After numerous revisions, protests from various quarters and media frenzy, Punjab government has finally promulgated the Civil Administration Ordinance 2016, defining the new district administration structure. The media reports made it very clear that the new law has little to do with service delivery and more with the tug-of-war between stalwarts of police and Pakistan Administrative Service, over the much-prized issue of law and order. With the new law in place, the younger civil servants are perturbed about their future, politicians are anxious about their role, while citizens remain ambivalent as these changes seem irrelevant to them.
With the passage of time however, the role of DC underwent multiple changes. Land revenue became an insignificant source of revenue and the responsibilities of District Collector shifted more towards previously ancillary functions of registering land titles, mutations, partitioning of property and adjudication of land disputes. With rapid urbanisation, increased property valuations and frequent litigation, this function grew in importance but other more pressing responsibilities such as magisterial duties, coordination and local administration traditionally prevented the civil servants to duly focus on this aspect. Regarding the magisterial functions of DC, the major blow came through Law Reforms Ordinance of 1972. The magistrates no more had the powers of committal proceedings and public prosecutors took up the gatekeeping function. This led to a steady decline in the performance of mainstream judicial functions by DCs and ACs and these were instead taken over by magistrates reporting to the High Court. This demarcation was later cast in stone through the famous Supreme Court judgment of 1996, separating executive from judiciary and limiting the powers of executive magistrates to only four chapters of Pakistan Penal Code.
Despite these significant changes in role of DCs, their regulatory function grew manifold. Weak or mostly non-existent local governments (LG) further strengthened the executive officers, as they were often made responsible for municipal functions. These immense powers depicted the continued confidence, trust and authority reposed in this office by the successive governments. By the close of the last century, the withdrawal of constitutional protection, politicisation of service and thinning of inherent functions made civil service a much weaker and reviled institution, but the DCs very much remained fairly powerful individuals in their respective domains.
In 2001, came the infamous LG system, the brainchild of Musharraf government, altogether re-defining the structure of district administration. The system was highly unpopular in civil service and was seen as a ploy to further undermine the service structure and authority. So intense was this critique that a number of remarkable features of the new system were overlooked. Not only for the first time, a number of important provincial functions such as education and health were devolved, the office of the DCO, a modified version of DC, was made directly responsible for many important line functions. With their own budgets and multiple departments to run, the DCOs now took the form of effective chief executive officers of districts, not having to rely on provincial governments to draw authority. Land revenue became just one of the many functions under the DCO. Although the DCOs were made answerable to politically elected nazims, it was not hard to guess, looking at the history of LGs, that these political representatives would also be a temporary phenomenon. With nazims gone and DCOs exercising full administrative control of districts, the last decade perhaps depicted the period of most powerful district administration tier, this country had ever seen.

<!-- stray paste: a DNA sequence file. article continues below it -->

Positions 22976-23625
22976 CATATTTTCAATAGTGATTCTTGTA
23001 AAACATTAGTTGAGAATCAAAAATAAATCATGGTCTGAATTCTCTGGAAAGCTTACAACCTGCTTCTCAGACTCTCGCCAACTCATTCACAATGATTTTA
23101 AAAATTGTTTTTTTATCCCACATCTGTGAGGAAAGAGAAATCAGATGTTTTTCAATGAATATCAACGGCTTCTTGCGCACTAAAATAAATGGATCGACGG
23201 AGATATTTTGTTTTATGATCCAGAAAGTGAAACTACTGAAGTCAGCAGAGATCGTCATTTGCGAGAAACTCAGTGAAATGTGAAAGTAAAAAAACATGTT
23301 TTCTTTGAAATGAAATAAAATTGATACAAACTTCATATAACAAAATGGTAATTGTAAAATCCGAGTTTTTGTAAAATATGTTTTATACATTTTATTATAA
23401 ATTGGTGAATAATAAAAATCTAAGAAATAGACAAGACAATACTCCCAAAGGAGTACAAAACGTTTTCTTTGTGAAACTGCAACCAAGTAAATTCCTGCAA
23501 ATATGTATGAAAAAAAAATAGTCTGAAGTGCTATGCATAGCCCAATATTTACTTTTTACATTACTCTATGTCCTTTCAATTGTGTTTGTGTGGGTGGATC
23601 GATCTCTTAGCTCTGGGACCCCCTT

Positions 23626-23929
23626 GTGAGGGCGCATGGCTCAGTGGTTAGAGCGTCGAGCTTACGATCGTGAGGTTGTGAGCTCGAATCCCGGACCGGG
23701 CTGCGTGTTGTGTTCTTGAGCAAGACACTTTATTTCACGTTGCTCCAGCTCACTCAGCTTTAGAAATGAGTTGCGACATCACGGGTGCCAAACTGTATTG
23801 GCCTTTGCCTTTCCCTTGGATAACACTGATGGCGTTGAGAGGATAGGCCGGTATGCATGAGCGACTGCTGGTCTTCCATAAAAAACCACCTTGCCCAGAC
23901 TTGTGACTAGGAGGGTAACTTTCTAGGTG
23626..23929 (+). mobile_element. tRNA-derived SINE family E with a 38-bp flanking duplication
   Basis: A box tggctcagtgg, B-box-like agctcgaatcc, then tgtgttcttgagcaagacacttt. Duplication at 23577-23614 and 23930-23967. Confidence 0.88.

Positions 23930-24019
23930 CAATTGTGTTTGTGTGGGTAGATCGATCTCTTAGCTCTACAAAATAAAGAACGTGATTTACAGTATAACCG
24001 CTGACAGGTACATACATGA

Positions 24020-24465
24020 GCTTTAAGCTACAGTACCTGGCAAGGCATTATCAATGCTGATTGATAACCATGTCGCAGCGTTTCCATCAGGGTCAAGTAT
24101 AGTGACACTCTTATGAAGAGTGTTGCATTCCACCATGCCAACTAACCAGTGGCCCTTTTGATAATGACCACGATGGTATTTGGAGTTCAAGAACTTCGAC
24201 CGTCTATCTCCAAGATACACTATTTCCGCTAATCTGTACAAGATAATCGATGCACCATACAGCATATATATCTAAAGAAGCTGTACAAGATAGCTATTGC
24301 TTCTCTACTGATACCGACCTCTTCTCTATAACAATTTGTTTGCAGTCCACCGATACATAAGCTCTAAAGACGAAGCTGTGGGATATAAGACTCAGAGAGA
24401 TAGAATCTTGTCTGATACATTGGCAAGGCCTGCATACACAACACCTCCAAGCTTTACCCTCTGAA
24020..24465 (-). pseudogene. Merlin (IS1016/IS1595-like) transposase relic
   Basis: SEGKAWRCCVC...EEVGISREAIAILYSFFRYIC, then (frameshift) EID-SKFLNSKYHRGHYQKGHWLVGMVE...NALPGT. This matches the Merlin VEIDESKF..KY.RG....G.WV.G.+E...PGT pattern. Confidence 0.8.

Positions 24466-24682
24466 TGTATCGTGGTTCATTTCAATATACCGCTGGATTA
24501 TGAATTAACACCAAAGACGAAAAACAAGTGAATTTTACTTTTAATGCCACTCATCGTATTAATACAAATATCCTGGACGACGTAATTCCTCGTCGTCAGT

The recent operationalisation of LGs in Punjab necessitated yet another change. With only limited functions devolved to LGs and much of the functions taken back by provincial government, the DCOs were left with no inherent functions, with the exception of land revenue, which was diluted further due to establishment of Punjab Land Revenue Authority. There could be no revival of executive magistracy, in the wake of Balochistan High Court decision of 2011. Hence was the need for Punjab Civil Administration Ordinance 2016, not only to provide a legal cover to DCs and ACs but also to carve out a raison d’etre for their existence.
Keeping controversies surrounding this new act aside, it seems that the statute has attempted, for the first time, to legalise the regulatory function of the DCs. They have been given powers to inspect records, review public facilities and initiate and conduct inquiries, however, they have not been given any powers to take direct action but only to make recommendations.
Going forward, this new structure will have important implications for the civil servants. The Deputy Commissioners will remain extremely powerful in Punjab in foreseeable future, being the eyes and ears of a strong hands-on Chief Minister. They will be involved in a number of duties such as monitoring, supervising development work, joint responsibility of public order, emergency relief, etc. Moreover, land revenue function is likely to gain more importance.
Many of the powers enjoyed by DCs however, will in fact be a reflection of the powers of the provincial government and therefore in case of a weak Chief Minister, these offices are also likely to be extremely weak and ineffective. While the civil servants in field would feel more empowered with the formalisation of DC office, in due course they are likely to feel disillusioned with limited inherent functions and uncertainty about which skills they should develop in this increasingly complex governance landscape.
Khawar, Hasssan. A new direction for civil service. The Express Tribune, January 13, 2017.